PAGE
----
Climate change exerts an increasing toll on water supplies around the world, yet collective action problems prevent communities from adopting water conservation behaviors. This is especially relevant in low- and middle-income countries, where low-capacity governments are unwilling or unable to tax water to moderate the rate at which reserves decline. Although the Middle East and North Africa (MENA) is the world’s water scarcest region, several areas puzzlingly present some of the highest per capita water consumption rates in the world. While existing work in economics suggests credit constraints and imperfect information as explanations, social and cultural norms are receiving increasing attention as another factor that might affect decisions related to water use and foster conservative collective efforts (Krutilla, 1967; Allcott, 2011; Ferraro and Price,2013).
This project aims to understand if bottom-up engagement by local religious leaders and faith-based messages on water preservation can be an effective coordination device to induce communities to save water in low-capacity settings. More than 90% of inhabitants in MENA believe in Islam, which recognizes in water a central role for practice. Religious leaders may decrease believers' water usage by leveraging on their authority, adjusting religious practices (e.g. ablutions), or appealing to communitarian beliefs (e.g. brotherhood of men), etc.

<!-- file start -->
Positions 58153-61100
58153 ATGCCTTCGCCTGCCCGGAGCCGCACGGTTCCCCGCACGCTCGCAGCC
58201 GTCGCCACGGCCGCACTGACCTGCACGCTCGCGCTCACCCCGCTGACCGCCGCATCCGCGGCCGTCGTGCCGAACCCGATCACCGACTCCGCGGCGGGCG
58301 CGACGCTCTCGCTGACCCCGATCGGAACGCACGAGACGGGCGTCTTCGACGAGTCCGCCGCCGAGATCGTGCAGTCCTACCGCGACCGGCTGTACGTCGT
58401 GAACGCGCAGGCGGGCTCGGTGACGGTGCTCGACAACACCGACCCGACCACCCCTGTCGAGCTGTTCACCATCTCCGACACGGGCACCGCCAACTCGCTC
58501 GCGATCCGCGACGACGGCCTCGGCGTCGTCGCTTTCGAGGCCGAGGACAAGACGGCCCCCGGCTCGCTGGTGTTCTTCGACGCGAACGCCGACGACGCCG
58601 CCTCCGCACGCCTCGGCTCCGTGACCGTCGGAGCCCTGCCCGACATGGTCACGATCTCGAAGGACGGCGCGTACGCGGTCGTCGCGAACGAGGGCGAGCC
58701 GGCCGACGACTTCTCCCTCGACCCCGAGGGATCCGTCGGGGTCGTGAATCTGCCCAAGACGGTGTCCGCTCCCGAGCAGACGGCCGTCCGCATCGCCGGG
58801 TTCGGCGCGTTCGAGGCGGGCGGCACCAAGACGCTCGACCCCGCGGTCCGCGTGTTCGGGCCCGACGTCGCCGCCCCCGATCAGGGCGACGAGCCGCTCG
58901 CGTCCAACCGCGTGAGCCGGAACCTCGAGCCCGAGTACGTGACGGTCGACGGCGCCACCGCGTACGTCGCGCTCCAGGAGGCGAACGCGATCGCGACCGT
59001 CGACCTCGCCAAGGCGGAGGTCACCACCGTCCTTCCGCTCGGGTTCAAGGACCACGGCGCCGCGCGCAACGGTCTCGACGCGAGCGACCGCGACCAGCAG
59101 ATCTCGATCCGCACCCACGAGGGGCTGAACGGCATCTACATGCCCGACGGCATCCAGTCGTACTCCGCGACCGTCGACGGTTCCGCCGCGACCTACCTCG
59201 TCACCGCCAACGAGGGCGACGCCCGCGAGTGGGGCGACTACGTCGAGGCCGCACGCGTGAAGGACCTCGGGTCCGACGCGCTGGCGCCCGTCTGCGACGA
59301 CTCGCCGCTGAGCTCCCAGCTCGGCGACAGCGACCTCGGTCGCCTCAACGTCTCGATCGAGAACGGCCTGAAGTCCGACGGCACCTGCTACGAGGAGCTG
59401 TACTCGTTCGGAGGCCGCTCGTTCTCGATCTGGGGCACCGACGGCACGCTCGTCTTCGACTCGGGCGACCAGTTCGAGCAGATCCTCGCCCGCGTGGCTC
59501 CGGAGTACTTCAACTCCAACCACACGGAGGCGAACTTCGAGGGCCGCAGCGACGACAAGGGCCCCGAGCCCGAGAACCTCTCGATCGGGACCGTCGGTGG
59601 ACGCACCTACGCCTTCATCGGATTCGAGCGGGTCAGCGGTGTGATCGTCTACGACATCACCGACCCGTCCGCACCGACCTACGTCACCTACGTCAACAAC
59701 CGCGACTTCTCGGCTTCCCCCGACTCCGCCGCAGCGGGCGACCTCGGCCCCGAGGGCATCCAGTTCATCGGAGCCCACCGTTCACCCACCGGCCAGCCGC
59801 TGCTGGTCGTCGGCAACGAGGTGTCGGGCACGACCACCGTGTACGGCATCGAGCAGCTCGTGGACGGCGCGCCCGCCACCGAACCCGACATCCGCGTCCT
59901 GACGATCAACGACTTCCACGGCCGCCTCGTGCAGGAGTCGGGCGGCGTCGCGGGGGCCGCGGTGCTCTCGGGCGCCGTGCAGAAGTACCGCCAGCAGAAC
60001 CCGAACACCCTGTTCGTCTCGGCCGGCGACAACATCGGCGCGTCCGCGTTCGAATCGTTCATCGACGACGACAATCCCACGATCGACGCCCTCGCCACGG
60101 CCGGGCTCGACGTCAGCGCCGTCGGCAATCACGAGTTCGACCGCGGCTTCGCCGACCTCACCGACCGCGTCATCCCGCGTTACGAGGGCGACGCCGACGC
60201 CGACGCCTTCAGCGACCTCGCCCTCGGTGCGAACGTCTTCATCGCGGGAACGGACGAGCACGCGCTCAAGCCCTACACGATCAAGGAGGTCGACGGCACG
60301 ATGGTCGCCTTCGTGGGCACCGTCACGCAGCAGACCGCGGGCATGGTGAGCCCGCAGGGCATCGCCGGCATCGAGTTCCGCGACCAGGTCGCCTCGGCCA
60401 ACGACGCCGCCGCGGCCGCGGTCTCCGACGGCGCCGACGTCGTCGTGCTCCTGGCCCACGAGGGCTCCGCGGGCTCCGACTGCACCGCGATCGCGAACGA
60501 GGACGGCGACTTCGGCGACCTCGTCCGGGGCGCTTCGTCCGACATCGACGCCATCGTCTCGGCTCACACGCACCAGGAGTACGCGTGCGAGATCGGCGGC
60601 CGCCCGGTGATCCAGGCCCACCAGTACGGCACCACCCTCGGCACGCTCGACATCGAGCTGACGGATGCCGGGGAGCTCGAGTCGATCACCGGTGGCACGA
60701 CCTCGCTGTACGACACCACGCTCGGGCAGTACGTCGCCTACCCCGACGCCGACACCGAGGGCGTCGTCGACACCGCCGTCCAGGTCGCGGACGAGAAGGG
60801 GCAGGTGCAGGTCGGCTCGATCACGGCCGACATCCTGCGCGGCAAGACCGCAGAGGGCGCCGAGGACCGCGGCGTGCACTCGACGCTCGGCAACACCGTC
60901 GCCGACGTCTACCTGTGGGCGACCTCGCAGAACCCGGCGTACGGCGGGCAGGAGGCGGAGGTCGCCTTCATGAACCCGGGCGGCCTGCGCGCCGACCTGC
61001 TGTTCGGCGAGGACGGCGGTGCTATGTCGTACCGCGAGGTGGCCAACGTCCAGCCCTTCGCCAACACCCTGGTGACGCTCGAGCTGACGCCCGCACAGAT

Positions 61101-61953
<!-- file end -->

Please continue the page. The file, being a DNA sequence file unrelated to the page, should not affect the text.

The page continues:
The evaluation will be conducted through an RCT among Jordanian and refugee communities recruited at the mosque. We will select 20 female religious leaders (waithats) to organize two classes each of around 20/30 believers. For each waithat, we will randomly assign topics to the classes, stratifying by religious leader to guarantee that half of her classes belong to treatment and half to control. In treatment classes, subjects will attend a class on water conservation under religious perspective, where religious leaders will instruct believers on the importance of water and its preservation in Islam, as well as provide tips on how to save water in daily activities. The control group instead will attend a class on an unrelated religious topic, and receive an informative leaflet on water saving techniques to equalize the level of information between treated and control participants. We thus estimate a sample size of 800 to 1,200 individuals.
I will monitor the effect of the treatment both with surveys and real outcome measures, such as inspecting water bills, organizing dictator games to measure prosocial behavior, recording donations to a charity working on water issues, and consent to receive water-related information and services. I will also analyze potential mechanisms (e.g. authority, religious messages, etc.). Moreover, I will track the sharing of information in the social network of the participants, since a cultural message of this sort, being more understandable, might be easier to pass on, inducing possibly large network effects.